Welcome to part two of our three-part series which guides you through the process of researching, buying and setting up a brand new pair of stereo speakers...

Grab your bus pass – we’re almost ready to go shopping. In the first part of our guide to buying the right speakers, we looked at doing your research.

From figuring out your budget, comparing different types of speaker, and ultimately having a better idea of the best speaker for your needs.

When it comes to making your purchase, there's still a little more research to be done before you head to the shop.

MORE: How to choose the right speakers, part one: research

MORE: How to choose the right speakers, part three: set-up

What are you listening for?

As you’re reading this feature, dare we suggest you already know the value of the What Hi-Fi? website. Trust us, then, when we urge you to have a read of the relevant product reviews before you enter the dealership. 

And we don't want you simply to agree with all we’ve said about a certain pair of speakers. But, as well as helping you rule out certain products that don’t match your needs and will serve only to make the task more laborious, it might help guide you as to what you should be listening out for.

If we make a point of treble being a little coarse, for example, and that it might become wearing on your ears over extended listening, that might not be something immediately noticeable in the shop’s listening room.

See all our hi-fi speaker reviews

Check the speakers are run in

You also need to check the demo speakers you hear are run in. Performance can change with use, with some units taking longer than others to bed in and reach their optimum.

It also follows that, if we’ve raved about a pair of speakers that, to you, sound a little disappointing, it might be an indication they’ve not yet been properly run in.

We’ll often mention in our reviews if a pair of speakers has changed dramatically in character after a few hours of use, so it’s something well worth making a note of. 

Listen to tracks you know

Are you the person who kills the party by seizing control of the speakers and putting on that Animal Collective B-side nobody’s heard of or even likes?

Well this is your time to shine: absolutely take your own music with you. It’s simply the best and easiest way to judge a speaker’s performance.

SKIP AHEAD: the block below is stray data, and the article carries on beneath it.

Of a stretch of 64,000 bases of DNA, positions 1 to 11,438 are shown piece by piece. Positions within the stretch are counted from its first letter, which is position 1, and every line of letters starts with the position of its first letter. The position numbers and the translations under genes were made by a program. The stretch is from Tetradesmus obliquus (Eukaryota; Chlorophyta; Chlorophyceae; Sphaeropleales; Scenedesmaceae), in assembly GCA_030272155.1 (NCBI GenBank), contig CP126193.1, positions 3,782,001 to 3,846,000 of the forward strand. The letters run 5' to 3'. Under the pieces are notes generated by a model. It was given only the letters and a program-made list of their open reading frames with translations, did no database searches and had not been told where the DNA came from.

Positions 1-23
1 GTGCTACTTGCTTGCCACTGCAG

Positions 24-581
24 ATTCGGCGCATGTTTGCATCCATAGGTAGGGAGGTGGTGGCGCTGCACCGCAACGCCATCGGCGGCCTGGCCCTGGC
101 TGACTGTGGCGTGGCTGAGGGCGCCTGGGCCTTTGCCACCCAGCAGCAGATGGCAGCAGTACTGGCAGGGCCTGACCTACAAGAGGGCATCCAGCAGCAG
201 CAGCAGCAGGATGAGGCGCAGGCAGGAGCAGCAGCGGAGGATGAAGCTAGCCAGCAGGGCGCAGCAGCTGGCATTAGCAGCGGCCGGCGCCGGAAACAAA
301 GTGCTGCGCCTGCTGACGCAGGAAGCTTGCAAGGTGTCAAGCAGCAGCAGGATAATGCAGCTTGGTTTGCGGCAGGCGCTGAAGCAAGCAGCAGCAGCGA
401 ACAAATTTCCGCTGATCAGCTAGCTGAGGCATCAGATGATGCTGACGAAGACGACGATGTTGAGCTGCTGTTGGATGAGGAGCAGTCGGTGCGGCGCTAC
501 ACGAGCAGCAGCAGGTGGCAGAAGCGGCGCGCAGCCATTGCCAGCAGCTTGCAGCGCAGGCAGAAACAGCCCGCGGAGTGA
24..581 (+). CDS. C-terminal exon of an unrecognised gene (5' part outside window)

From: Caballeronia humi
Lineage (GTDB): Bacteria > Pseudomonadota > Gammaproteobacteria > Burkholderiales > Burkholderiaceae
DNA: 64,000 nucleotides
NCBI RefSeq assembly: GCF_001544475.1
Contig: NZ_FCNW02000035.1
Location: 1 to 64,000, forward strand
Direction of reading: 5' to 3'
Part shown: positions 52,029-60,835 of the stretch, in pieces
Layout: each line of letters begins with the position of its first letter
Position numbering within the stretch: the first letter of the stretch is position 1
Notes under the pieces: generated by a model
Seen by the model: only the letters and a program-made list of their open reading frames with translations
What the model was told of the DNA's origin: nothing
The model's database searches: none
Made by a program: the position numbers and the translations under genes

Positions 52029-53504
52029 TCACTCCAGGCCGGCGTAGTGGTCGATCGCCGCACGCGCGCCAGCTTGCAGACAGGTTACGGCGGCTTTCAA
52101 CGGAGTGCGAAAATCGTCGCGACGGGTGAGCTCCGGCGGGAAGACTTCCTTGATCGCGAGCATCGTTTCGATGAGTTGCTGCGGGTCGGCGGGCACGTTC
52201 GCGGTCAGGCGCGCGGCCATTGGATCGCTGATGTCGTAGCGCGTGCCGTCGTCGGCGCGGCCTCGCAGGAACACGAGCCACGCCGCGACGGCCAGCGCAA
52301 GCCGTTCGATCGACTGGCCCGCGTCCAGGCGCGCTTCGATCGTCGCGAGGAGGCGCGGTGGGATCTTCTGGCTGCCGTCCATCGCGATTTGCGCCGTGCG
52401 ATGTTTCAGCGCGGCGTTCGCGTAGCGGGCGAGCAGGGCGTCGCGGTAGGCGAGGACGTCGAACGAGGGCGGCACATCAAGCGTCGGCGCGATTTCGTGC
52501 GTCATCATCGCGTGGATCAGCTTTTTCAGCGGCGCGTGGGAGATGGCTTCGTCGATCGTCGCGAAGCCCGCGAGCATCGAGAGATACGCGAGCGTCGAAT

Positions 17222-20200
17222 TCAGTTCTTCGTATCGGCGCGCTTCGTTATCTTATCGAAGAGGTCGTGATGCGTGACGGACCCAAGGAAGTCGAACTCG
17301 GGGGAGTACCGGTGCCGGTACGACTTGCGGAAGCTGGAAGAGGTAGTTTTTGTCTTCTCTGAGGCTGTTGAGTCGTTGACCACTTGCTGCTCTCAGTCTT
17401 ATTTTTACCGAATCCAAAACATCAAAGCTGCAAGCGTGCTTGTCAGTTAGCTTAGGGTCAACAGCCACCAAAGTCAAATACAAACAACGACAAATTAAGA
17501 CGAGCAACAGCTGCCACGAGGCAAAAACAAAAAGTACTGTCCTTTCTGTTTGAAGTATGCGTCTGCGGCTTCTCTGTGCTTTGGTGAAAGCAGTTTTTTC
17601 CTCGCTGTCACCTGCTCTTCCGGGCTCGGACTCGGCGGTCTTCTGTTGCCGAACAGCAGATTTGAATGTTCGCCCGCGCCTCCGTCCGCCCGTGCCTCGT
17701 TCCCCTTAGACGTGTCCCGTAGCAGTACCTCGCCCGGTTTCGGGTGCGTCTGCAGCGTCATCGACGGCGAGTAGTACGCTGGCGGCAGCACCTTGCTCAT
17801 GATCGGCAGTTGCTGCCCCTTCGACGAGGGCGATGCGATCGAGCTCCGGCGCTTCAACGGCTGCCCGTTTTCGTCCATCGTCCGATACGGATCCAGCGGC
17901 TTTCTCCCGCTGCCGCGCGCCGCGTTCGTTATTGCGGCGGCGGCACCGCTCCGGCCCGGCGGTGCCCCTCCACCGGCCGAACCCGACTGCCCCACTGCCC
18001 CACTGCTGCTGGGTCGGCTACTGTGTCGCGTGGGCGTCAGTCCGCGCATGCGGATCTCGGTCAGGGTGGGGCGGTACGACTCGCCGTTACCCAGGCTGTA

Great hi-fi is great hi-fi, regardless of the music you play, but the better you know a piece of music, the better you know its arrangement, momentum and dynamics.

Effectively, you know how it should sound and if a pair of speakers are rendering it faithfully.

MORE: Listen to the What Hi-Fi? playlist

More after the break

Listen with your own electronics

In the same vein, you’ll want the dealer to set up a system that’s close to the one you have at home.

If you have a really old amp, or something particularly obscure, it might be best ringing ahead to make sure the dealer has something similar in the shop.

If not, take your own with you; yes, it’s going to be irritating, but anything’s better than one of those “they look nothing like they did in their profile picture” moments when you plug it in at home.

You’re now essentially going to do in the shop what we do when we’re testing speakers in our listening rooms, and you ought to follow the same rules.

MORE: 3 of the best turntable systems

Take an extra pair of ears

While each of our reviews is, obviously, written by a single person (not to ignore the valuable contributions of the editors our reviews go through before publishing – even if they have already gutted a dozen dad jokes from this feature before you’ve had chance to roll your eyes at them), the actual testing is very much a group exercise.

It isn’t that we don’t trust our own ears, but anything can alter your perception of a product on any given day; maybe you missed the bus and now you are in a foul mood, or you’re so excited by one aspect of a speaker’s performance you fail to properly evaluate its shortcomings, or the speakers somehow make your jazz-funk band's demo sound better than you've ever heard.